Shadow Nyka turns his head slowly, still pinning other Nyka to the wall. "What?"

"I'm glad you're not trying to kill each other, but what?"

"Have us both," shadow Nyka says. Rai stares at him. Shadow Nyka smiles and tugs at other Nyka's hair; Nyka gives a choked-off moan, his hips pushing against shadow Nyka's, and throws Rai a wide-eyed look. "I know what I like," shadow Nyka says.

Rai wants to shake him. She hasn't had a straight answer out of him this entire time, and while attempted sex is lots better than attempted murder, she still doesn't know why he's here, what he really wants, whether he's safe or even really anything but the shell that used to house her brother. "First explain," Rai says, "anything, please."

Shadow Nyka lets go of other Nyka and steps away, leaving him to sag against the wall. "You're mine," shadow Nyka says. "I know he doesn't want to hurt you now, but he can't have you." He glances over at Nyka, slowly straightening, shaky. "Unless he's mine too."

Spending several decades as an undead shadow was probably not good for having a healthy sense of boundaries, Rai reflects. "What if we say no?" she asks. "Will you let me leave? Will you let us leave?"

The pause before shadow Nyka replies is uncomfortably long. But, "Yes," he says. "I'll still protect you." His edges jitter. "Please don't say no."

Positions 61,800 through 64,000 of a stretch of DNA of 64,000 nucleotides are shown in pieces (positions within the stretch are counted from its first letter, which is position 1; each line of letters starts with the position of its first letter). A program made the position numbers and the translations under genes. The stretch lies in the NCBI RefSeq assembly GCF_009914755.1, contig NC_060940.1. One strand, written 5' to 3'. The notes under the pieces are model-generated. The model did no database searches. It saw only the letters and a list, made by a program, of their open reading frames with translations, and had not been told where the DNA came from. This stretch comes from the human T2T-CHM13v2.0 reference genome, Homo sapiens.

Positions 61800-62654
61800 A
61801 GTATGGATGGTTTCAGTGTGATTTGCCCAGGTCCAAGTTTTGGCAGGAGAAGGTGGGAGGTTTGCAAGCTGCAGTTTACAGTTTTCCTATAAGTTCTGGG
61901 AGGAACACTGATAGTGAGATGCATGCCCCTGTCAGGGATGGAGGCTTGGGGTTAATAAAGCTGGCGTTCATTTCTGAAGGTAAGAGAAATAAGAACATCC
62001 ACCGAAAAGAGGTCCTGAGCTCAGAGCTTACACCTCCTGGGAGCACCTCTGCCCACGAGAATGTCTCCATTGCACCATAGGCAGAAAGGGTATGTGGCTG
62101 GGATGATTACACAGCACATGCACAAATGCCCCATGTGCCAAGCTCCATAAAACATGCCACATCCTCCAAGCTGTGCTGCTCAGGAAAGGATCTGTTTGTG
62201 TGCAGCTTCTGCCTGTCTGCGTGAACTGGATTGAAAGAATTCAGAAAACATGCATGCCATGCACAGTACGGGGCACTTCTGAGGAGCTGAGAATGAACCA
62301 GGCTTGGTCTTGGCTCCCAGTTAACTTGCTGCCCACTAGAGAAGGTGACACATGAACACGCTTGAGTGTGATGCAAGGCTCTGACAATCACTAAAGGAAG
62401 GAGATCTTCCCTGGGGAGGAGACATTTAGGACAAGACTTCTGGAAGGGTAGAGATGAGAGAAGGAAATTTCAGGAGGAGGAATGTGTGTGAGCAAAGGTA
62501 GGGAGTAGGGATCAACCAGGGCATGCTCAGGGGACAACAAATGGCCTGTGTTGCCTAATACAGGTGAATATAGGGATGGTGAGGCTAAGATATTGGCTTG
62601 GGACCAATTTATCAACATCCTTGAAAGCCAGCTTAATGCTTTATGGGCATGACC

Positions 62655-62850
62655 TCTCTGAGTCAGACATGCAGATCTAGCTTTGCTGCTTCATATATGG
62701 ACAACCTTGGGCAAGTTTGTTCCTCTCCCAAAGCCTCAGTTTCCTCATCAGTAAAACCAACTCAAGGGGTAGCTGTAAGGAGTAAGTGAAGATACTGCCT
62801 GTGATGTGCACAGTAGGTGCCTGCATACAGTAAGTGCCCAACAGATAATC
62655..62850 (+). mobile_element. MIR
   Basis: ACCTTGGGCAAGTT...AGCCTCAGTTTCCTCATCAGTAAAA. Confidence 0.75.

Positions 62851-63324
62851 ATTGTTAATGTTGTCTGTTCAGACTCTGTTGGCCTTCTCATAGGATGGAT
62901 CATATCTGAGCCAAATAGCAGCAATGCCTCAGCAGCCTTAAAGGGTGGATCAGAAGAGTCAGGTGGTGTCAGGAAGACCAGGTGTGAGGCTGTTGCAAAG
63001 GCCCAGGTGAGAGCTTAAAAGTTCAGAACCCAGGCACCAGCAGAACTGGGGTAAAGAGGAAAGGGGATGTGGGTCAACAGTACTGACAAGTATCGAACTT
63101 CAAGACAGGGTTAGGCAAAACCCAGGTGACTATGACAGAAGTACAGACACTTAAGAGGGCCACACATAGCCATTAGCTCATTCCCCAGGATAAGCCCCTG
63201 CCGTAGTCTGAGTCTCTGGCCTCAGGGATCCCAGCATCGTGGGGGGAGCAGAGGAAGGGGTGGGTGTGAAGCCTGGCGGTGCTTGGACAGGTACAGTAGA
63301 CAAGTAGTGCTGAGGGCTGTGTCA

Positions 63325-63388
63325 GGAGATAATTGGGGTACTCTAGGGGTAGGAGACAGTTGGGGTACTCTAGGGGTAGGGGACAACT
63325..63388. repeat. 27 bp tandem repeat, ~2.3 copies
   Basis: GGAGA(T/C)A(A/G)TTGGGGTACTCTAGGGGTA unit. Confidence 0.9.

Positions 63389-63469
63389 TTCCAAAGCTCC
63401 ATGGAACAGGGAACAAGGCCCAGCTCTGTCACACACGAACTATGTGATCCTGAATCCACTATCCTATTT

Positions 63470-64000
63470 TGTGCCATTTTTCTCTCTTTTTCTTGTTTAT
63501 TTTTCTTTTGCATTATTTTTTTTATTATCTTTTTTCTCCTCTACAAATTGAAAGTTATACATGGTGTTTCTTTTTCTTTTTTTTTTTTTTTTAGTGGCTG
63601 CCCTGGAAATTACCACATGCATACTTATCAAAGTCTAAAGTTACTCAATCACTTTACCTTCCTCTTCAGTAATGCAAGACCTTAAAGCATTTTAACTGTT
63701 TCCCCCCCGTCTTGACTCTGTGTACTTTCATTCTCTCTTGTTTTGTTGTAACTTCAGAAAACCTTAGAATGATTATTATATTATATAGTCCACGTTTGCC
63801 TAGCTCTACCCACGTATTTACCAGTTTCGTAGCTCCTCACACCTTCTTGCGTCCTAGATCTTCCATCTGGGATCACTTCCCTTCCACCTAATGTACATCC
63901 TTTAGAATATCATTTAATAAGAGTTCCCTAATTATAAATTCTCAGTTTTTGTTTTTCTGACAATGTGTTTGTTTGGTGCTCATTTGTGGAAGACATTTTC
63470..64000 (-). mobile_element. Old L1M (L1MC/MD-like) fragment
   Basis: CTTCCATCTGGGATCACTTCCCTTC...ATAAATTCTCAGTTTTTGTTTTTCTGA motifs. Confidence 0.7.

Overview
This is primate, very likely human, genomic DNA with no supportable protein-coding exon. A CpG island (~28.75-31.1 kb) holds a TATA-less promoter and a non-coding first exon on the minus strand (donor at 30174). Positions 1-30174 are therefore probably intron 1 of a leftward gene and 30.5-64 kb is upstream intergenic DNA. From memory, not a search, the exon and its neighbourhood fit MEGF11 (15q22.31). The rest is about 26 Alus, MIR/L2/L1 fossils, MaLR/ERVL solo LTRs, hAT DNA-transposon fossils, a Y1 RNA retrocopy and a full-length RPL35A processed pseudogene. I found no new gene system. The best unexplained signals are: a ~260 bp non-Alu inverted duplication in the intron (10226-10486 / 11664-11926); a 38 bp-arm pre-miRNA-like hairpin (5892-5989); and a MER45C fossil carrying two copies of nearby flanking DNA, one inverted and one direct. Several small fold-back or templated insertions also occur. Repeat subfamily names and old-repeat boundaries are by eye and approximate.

Rai tries to sift through frustration and arousal and bewilderment and the aftershocks of fear for what she's really feeling. Still irritated. Protective. Careful and tender, not just towards the Nyka who's been at her side for months, but for the Nyka standing tensely before her wreathed in shadow, her old nightmare come back to beg her to take him in her arms.

She wants to.

"Nyka?" she says, addressing it to her living brother.

"I ..." He licks his lips and laughs shakily. "This is much nicer than being stabbed." He glances over at shadow Nyka. "That could be me. If it were me, I'd -- I'd want me to say yes. He deserves kindness." There's no pity in Nyka's voice. Rai loves him, a ridiculous spilling-over of affection, and after a moment she's able to apply it to the shade of her brother too.

"Come here," she tells the shadow, and opens her arms to him.


Rai wakes, much later, to the sleepy memory of being transported through shadows, and of being too warm and satiated to be afraid. She's in one of the smaller bedrooms at the mansion, living Nyka spooned against her back in the dark, breathing deep and even. Rai can sense no one else in the room. She feels gloriously sore, her limbs pleasantly heavy from exertion. She'll have to apologize in the morning for the multiple orgasms she didn't warn anyone they were going to have. She'll have to look them in the eyes and tell them the truth -- or at least she'll have to do it with Alokas, and maybe ask him to be her alibi; she's not above that.

All of that can wait until morning. Now, Rai wraps Nyka's arm more securely around her and drifts back to sleep, safe in the dark.